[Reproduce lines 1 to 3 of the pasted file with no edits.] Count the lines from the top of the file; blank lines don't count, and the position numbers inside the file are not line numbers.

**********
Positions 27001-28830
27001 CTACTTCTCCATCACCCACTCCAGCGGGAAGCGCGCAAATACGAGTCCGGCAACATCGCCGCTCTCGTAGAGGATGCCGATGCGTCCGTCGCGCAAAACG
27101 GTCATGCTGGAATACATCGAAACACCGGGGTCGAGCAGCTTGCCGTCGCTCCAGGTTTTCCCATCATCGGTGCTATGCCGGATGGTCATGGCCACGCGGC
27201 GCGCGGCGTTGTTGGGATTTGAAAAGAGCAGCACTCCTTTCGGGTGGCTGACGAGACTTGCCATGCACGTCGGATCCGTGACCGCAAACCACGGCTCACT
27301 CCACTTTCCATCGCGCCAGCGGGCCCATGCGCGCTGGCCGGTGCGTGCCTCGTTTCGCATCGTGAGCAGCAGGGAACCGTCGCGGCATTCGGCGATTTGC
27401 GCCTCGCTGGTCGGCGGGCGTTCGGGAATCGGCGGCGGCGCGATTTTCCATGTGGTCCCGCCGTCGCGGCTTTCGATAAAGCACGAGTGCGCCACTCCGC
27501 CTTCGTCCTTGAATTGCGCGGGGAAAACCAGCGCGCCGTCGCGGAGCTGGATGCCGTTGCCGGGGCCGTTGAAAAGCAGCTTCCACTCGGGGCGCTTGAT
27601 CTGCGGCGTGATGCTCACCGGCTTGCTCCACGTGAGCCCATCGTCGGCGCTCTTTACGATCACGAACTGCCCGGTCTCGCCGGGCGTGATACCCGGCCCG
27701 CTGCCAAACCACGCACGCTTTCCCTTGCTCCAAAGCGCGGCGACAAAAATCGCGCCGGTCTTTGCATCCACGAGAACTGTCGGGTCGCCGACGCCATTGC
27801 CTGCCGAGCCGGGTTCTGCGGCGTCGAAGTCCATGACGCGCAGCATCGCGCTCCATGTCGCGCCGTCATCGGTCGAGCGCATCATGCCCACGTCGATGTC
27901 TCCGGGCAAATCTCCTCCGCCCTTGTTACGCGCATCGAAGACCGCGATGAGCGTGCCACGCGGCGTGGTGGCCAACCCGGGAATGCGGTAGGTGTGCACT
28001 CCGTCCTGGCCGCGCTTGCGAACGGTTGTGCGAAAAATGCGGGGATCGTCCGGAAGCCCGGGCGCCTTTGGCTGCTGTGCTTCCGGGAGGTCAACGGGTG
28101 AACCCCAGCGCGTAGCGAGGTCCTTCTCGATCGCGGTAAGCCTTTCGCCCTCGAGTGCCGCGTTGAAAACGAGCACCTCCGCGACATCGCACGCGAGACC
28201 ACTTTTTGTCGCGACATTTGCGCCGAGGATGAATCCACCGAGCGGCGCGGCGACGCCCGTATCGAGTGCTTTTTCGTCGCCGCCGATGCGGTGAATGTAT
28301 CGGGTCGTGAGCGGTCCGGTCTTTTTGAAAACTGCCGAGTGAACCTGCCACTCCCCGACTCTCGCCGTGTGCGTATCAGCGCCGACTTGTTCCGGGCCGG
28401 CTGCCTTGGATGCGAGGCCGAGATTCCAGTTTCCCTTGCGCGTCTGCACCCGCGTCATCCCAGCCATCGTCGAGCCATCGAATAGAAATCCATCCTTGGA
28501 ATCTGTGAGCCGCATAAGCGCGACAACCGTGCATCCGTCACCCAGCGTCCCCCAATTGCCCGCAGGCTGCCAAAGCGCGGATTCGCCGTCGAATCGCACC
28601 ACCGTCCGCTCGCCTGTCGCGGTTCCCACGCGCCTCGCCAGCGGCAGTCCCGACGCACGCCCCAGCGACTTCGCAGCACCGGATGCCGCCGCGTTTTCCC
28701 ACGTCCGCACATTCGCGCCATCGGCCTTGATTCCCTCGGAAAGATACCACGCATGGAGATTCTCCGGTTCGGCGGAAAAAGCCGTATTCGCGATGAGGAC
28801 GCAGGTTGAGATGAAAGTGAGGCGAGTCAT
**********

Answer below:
Positions 27001-28830
27001 CTACTTCTCCATCACCCACTCCAGCGGGAAGCGCGCAAATACGAGTCCGGCAACATCGCCGCTCTCGTAGAGGATGCCGATGCGTCCGTCGCGCAAAACG
27101 GTCATGCTGGAATACATCGAAACACCGGGGTCGAGCAGCTTGCCGTCGCTCCAGGTTTTCCCATCATCGGTGCTATGCCGGATGGTCATGGCCACGCGGC